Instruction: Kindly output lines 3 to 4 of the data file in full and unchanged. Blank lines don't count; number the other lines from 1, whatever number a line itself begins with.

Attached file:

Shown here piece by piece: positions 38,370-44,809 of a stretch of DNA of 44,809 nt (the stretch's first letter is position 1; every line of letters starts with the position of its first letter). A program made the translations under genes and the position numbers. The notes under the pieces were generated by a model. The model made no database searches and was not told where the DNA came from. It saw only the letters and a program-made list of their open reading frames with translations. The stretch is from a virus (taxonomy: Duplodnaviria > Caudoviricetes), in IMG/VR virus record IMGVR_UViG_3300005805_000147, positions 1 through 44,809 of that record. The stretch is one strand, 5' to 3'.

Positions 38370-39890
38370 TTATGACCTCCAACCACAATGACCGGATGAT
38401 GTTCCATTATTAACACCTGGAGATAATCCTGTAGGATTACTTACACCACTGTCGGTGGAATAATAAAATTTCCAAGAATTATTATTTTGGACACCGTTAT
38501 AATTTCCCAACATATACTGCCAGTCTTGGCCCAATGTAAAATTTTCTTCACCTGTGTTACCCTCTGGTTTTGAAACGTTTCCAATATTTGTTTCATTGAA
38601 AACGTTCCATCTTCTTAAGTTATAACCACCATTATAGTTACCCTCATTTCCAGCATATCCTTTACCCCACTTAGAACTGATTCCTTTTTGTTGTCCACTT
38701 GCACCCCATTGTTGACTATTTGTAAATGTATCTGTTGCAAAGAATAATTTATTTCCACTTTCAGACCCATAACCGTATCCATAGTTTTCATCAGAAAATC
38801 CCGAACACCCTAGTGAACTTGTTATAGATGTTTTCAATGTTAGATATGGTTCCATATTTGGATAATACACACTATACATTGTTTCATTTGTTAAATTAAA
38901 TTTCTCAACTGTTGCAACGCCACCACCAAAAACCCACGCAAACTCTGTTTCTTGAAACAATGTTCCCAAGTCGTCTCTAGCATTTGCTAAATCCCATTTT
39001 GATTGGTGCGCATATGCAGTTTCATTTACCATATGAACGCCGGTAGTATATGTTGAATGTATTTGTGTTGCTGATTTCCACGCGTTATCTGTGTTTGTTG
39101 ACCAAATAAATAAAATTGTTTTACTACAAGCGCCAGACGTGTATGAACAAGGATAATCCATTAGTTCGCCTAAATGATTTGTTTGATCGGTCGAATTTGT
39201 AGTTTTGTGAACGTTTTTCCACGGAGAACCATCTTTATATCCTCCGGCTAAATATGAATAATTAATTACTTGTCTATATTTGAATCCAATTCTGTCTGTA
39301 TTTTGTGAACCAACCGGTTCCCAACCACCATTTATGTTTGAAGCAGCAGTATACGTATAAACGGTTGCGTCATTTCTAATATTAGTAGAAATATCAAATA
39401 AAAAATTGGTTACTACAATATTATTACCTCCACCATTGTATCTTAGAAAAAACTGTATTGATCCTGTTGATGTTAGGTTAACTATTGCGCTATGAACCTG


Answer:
38370 TTATGACCTCCAACCACAATGACCGGATGAT
38401 GTTCCATTATTAACACCTGGAGATAATCCTGTAGGATTACTTACACCACTGTCGGTGGAATAATAAAATTTCCAAGAATTATTATTTTGGACACCGTTAT